Board of Directors

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Board of Directors

A group of people comprising the governing body of a corporation.

The shareholders of a corporation hold an election to choose people who have been nominated to direct or manage the corporation as a board. In the past nearly all states required that at least three directors run a corporation. The laws have changed, however, since many corporations have only one or two shareholders and therefore require only one or two directors to serve on the board.

Directors are elected at the first annual meeting of shareholders and at each successive annual meeting for one-year terms, unless they are divided into classes. In a corporation that divides its directors into classes, called a classified board, conditions are often imposed concerning the minimum size of the board, the minimum number of directors to be elected annually, and the maximum number of classes or maximum terms. The purpose of a classified board, which is expressly permitted by most statutes, is to make takeover attempts more difficult by staggering the terms of the directors.

Removal of a director during the course of his or her term may occur for cause by shareholders or by the board itself if there is a provision in the bylaws or articles of incorporation that confers such power upon them. The removal of a director for cause is reviewable by a court. Many jurisdictions have put into effect statutes that concern the removal of directors with or without cause.

The functions of directors involve a fiduciary duty to the corporation. Directors are in control of others' property and their powers are derived primarily from statute.

Directors are responsible for determining and executing corporate policy. For example, they make decisions regarding supervision of the entire enterprise and regarding products and services.

Liabilities of directors extend to both their individual and joint actions. A director who commits a tort against his or her corporation can be held personally liable.

Directors are bound by certain duties such as the duty to act within the scope of their authority and to exercise due care in the performance of their corporate tasks.

board of directors

n. the policy managers of a corporation or organization elected by the shareholders or members. The Board in turn chooses the officers of the corporation, sets basic policy, and is responsible to the shareholders. In small corporations there are usually only three directors. In larger corporations board members provide illustrious names, but the company is often run by the officers and middle-management who have the expertise. (See: corporation)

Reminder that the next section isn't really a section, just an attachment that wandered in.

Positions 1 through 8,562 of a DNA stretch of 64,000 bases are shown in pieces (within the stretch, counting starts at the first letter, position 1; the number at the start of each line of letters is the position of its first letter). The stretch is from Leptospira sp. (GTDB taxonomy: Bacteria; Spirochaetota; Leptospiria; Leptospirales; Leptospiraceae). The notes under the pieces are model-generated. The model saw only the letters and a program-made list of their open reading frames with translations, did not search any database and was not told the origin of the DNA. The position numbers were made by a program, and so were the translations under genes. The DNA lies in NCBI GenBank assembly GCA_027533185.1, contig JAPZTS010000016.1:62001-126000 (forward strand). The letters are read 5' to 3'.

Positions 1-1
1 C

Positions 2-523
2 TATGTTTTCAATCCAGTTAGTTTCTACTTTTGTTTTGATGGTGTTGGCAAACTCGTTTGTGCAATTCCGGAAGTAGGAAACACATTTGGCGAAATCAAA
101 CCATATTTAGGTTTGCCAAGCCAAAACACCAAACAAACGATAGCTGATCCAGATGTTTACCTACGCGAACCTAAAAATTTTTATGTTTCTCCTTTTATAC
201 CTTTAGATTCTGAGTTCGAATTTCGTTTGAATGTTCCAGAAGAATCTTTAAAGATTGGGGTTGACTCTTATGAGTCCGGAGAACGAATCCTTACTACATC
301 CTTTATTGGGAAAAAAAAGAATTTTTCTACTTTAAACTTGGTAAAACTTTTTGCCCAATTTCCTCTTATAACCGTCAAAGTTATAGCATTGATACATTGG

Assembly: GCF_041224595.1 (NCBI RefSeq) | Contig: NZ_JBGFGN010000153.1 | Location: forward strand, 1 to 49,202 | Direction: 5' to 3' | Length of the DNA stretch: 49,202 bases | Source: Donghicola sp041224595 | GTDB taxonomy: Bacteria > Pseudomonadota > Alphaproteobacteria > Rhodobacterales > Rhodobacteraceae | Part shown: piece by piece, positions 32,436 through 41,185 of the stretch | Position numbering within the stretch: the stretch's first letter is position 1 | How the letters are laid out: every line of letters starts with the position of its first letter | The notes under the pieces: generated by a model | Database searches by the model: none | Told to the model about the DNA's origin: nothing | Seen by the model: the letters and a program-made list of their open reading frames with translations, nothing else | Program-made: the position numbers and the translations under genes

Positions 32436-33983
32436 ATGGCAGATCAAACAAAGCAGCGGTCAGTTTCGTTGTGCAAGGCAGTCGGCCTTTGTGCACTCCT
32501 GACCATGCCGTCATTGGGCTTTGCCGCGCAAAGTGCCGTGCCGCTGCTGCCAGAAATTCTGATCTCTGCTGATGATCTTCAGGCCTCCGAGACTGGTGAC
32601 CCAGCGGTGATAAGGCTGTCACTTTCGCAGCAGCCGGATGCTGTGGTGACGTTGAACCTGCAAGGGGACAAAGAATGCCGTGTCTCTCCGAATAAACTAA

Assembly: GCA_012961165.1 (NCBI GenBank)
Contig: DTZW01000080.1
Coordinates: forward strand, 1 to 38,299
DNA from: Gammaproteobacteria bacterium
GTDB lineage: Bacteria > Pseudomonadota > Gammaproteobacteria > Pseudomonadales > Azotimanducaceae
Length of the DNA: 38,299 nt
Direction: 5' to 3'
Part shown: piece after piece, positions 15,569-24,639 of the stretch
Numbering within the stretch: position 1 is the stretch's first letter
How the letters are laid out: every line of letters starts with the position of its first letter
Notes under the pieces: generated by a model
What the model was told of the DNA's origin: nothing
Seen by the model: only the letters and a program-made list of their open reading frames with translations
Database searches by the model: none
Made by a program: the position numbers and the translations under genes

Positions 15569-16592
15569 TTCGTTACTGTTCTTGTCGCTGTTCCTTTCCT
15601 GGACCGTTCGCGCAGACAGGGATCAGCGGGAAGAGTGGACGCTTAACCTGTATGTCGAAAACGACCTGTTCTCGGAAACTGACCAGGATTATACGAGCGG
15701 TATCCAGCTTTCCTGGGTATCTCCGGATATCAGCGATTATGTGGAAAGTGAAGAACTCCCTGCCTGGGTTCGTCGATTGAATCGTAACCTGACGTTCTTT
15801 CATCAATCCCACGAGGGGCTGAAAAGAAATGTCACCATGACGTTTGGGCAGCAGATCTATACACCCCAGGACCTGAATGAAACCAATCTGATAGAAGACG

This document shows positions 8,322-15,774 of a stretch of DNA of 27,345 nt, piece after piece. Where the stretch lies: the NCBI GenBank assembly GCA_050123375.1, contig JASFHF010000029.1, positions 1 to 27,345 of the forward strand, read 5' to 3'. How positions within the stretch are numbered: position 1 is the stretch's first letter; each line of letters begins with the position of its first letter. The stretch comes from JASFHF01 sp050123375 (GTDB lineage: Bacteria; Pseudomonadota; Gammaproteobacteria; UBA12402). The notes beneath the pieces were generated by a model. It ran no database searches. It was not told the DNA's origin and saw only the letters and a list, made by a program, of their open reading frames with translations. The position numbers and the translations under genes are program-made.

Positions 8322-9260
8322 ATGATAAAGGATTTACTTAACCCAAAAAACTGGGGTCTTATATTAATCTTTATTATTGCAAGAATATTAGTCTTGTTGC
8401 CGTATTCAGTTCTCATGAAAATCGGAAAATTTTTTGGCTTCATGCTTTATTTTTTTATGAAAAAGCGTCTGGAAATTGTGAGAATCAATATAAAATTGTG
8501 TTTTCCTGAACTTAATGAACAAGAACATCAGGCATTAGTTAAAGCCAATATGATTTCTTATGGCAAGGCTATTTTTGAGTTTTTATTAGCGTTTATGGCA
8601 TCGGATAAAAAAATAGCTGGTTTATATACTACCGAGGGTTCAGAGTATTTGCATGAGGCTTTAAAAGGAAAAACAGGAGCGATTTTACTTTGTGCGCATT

See: management, supervision
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The problems led three board members to resign in late July.
But the self-professed conservatism of school board members does not mean they agree with most of the goals of the right wing.
On April 23, 1971 while serving as JPD Board Member at Large, Fairbairn died in an automobile accident.
Board members, and librarians for that matter, are not sure which decisions are policy and which are considered management.
However, when boards are formed in this manner, board members may be perceived as tame--representing the established viewpoints of the official who appointed them.
In a recent survey of local United Way affiliates, the Not For Profit Leadership Project at Baruch College discovered that only a third of the nonprofits' executive officers believed that their board members fully understood the mission of their particular organization.
Remuneration of the Board of Directors was set at SEK 2M and will be distributed between the Board Members according to the following structure: The Chairman SEK 500,000, the other Members elected by the Annual Meeting of shareholders 200,000 each and SEK 300,000 for committee work.
Some boards technically close monthly meetings to non-members, but most board members will appreciate your interest and will remember it when a board seat opens.
While some board members said that starting meetings late wastes time of highly paid administrators on waiting, board member Julie Korenstein questioned whether the board would be able to start meetings on time.
To discharge its duty of care, a board will generally avoid being second-guessed by a court if the board members follow the so-called "business judgment rule"--that is, they follow a process that is deliberate and thoughtful and in which they ask the right questions.
Nathanson and others involved in a state coalition of student board members are helping students new to the process by developing a handbook for future student reps.
While working at Corning and serving on the board of the Corning Hospital, Kaiser worked with high-level executives who were also board members, including his division manager.